Ottawa’s Irish Drop-In Group has created a wonderful miscellany called “Memories of the Past: Stories and Recipes from Ottowa’s Irish Drop-In Group”. The eclectic collection of reminiscences, poems, jokes, photographs and more is a splendid insight into the lives of the 40+ seniors in the drop-in group, which meets every week at Margaret Mary’s Church in the south end of the Canadian capital.
Some of the contributions focus on individual stories of emigration and Irish and Canadian life, while others focus on the Irish history and heritage of the Ottawa area. Irish immigration to the area began in the early years of the 19th century, with sponsored immigration schemes; judging by this book, the Irish heritage of the area is rich and deep.
The book also contains about 60 recipes, including such traditional favourites as barm brack, colcannon, champ, porter cake, beef stew, and many soda bread recipes. A treat!
For more information, visit the website for the Irish Society of the National Capital Region.
Would you like to share what your group is doing? Drop a line to firstname.lastname@example.org and I’ll share it with Ean members.
There are a number of interesting exhibitions that those interested in emigration might be interested in, no matter what part of the world you find yourself in this summer.
Dublin: Strangers to Citizens: The Irish in Europe 1600-1800 is continuing at the National Library of Ireland through December 2008. It’s a fascinating look at a little-known aspect of Irish emigration history.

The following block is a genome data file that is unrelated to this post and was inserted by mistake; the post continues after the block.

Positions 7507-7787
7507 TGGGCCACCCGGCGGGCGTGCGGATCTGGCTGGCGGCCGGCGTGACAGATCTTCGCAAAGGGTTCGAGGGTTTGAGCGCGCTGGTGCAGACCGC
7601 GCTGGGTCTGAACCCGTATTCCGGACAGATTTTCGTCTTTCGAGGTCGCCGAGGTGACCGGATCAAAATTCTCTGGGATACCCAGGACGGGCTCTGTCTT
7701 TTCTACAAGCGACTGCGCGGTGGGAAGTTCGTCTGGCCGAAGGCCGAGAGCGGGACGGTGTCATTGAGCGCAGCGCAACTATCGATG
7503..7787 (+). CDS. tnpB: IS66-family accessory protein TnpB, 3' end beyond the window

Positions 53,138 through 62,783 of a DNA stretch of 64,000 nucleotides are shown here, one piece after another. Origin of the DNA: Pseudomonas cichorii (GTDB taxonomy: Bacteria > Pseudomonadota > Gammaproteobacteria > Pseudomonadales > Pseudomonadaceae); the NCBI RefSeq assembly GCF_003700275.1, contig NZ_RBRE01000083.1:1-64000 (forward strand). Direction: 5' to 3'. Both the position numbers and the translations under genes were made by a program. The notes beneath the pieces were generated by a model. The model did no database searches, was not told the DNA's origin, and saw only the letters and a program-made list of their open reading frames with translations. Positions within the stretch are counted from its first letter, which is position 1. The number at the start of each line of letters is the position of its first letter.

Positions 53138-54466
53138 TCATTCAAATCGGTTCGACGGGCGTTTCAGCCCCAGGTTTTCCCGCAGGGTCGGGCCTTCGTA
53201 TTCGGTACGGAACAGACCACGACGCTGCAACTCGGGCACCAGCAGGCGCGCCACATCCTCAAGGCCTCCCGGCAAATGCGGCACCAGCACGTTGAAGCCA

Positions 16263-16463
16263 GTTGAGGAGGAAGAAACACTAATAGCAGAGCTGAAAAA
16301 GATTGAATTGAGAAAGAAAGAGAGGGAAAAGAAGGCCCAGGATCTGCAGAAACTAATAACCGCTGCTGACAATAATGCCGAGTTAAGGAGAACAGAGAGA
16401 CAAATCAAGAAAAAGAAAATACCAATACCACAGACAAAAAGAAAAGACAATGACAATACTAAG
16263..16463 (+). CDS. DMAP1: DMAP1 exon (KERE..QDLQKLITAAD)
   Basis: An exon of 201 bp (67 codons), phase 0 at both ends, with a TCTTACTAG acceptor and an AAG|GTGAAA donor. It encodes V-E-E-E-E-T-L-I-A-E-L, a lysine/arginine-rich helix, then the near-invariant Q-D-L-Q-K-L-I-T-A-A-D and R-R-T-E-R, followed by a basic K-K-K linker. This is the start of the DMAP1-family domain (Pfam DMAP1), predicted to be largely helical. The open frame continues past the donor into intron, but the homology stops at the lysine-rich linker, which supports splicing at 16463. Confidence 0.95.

Liverpool: Fis 2008 celebrates Irish culture and explores links between Ireland and Liverpool. It’s taking place at the Novas Contemporary Urban Centre on Greenland Street, and will last until 7 September. For more information, see the artinliverpool website.
New York: Catholics in New York 1808-1946 at the Museum of the City of New York explores the social and political history of the establishment of the Catholic Church in the city. Much of the exhibition focuses on the experience of the immigration Irish and later generations. It’s on until December 31. See more at the museum’s website.
New York: “To Love Two Countries: Ireland’s Greatest Generation in America” features photos taken in New York, New Jersey, and Philadelphia by John Minihan – a portait photographer better known for his work with people like Samuel Beckett, Edna O’Brien, Ray Charles, and Al Pacino. A book accompanies the exhibition, which runs through December 2008. This exhibition was opened by the Taoiseach on his visit to New York. See the Irish Arts Center website for more information.
Galway: The Galway City Museum has two exhibitions of interest: a photography exhibition focusing on the experience of Irish emigrants in Britain, and another focusing on President John Kennedy’s ‘homecoming’ visit to Galway 45 years ago.
Turkey: An exhibition focusing on one of Ireland’s most famous 20th-century emigrants, Samuel Beckett, is on display in Diyarbakir at the Diyarbakir Chamber of Commerce and Industry. It is part of a series of cultural events marking the 2008 European Year of Intercultural Dialogue. For more information, see the Turkish Daily News website.
Boston: “Celebrating Celtic Prize Fighters: 1820-Present” is an eclectic collection of boxing photography and artifacts. Runs through September 2008 at the John J. Burns Library at Boston College. For more information, see the website.« Previous Entries